The Leaning Tower of Pisa will not be the Falling Tower of Pisa anytime soon, thanks to a team of engineers who have been working on stabilizing the iconic structure.
For the next 300 years or so, the Tower will be secure. So says Professor Michele Jamiolkowski, an engineer and geologist who worked on the project. This is a welcome reversal from the end of the 20th century, when the tower's lean was increasing at an alarming rate, and the future of the popular tourist spot was in doubt. In fact, for about 12 years, starting in 1990, visitors weren't allowed inside the tower while engineers worked to fix the problem.
Construction on the Leaning Tower of Pisa began in 1173. Workers noticed the structure was leaning as early as 1274, when the third story was being built (before this, it was known simply as The Tower of Pisa). It seems the tower was doomed because it was too tall, with too shallow a foundation, in too soft a ground. It was destined to lean.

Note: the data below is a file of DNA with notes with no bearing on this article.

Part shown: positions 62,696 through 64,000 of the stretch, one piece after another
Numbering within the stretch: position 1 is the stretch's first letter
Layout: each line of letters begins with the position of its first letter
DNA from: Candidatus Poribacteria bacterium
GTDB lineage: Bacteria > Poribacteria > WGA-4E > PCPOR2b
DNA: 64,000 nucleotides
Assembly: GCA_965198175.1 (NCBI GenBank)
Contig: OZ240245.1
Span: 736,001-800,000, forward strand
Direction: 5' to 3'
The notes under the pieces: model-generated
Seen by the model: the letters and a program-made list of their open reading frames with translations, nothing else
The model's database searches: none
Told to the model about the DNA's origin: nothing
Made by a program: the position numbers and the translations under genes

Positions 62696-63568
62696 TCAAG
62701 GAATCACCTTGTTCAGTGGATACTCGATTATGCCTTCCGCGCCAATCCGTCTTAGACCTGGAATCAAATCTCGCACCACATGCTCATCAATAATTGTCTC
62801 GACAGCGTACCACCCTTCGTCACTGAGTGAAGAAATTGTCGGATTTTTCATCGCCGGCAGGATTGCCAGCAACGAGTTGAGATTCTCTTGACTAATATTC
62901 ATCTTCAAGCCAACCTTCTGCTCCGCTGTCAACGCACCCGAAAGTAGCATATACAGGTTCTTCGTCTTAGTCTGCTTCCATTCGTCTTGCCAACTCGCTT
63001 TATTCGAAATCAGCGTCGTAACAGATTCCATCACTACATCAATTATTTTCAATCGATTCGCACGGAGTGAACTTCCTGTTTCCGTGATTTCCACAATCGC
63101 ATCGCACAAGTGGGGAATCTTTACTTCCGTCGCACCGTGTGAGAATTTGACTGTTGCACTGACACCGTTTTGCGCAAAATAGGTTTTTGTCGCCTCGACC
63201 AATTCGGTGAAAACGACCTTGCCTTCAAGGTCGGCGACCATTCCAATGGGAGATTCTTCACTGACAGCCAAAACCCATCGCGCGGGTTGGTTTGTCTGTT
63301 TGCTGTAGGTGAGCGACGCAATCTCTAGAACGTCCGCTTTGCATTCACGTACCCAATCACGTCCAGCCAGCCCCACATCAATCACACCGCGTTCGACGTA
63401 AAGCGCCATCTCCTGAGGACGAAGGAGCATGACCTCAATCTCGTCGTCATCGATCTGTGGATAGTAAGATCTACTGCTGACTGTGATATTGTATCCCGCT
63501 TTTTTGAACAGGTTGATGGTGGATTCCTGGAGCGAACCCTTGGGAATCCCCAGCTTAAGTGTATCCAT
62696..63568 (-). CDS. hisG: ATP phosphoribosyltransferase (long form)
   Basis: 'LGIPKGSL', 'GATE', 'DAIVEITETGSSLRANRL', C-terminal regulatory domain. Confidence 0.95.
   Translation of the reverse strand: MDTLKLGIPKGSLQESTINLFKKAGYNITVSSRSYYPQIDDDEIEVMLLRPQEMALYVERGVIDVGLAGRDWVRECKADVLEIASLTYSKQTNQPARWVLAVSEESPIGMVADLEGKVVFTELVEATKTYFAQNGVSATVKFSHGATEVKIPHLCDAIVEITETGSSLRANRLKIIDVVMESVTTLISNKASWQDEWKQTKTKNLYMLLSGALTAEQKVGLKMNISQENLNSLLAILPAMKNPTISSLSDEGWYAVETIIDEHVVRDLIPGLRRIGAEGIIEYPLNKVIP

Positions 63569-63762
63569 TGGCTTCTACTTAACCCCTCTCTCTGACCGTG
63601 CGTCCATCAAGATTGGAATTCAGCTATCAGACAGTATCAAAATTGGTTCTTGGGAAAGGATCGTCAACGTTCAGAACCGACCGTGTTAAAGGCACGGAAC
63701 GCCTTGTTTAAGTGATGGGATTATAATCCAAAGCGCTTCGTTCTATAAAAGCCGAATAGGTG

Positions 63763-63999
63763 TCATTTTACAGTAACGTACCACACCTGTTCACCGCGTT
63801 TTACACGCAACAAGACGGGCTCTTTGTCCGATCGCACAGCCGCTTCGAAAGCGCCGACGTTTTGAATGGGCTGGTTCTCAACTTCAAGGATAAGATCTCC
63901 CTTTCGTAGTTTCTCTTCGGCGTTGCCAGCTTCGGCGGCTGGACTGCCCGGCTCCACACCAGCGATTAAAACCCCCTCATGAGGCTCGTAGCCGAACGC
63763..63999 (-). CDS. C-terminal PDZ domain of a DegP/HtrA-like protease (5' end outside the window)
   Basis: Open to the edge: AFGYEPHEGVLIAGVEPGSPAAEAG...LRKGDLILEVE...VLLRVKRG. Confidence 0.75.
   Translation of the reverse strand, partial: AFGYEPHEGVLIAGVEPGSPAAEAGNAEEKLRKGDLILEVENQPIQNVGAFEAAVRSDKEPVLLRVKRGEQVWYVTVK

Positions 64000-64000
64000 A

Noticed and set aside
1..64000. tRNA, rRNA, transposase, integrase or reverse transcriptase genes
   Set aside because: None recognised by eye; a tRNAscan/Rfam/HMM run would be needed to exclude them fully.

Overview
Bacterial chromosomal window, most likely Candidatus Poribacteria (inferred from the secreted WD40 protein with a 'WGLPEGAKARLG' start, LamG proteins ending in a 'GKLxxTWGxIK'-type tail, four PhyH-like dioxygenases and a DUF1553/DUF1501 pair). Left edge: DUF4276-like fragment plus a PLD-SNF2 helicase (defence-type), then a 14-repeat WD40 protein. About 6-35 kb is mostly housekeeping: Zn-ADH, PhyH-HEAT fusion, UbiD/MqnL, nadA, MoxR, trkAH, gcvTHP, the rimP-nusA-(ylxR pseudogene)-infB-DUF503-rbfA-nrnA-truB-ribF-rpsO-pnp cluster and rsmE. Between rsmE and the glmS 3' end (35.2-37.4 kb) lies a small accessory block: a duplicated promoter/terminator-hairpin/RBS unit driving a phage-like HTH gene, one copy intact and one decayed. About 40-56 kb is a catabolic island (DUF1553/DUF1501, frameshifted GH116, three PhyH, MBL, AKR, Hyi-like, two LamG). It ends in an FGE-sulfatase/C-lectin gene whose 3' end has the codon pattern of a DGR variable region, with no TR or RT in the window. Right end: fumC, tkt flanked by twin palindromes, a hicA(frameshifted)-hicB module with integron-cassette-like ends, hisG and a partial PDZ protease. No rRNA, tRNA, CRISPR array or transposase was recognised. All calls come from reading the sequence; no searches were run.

Over the centuries, various strategies have been implemented to keep it upright. Soil has been removed from underneath the north side, support cables have been used, cement has been injected. Thanks to the more recent rescue efforts, the tower is now safe and stable (which is more than can be said for this replica). Yes, it's a happy day for the millions of visitors who flock to see the quirky architectural marvel. Now we know that for the next 300 years tourists can go to Pisa and take a photo where it looks like they're holding the tower up with their hands.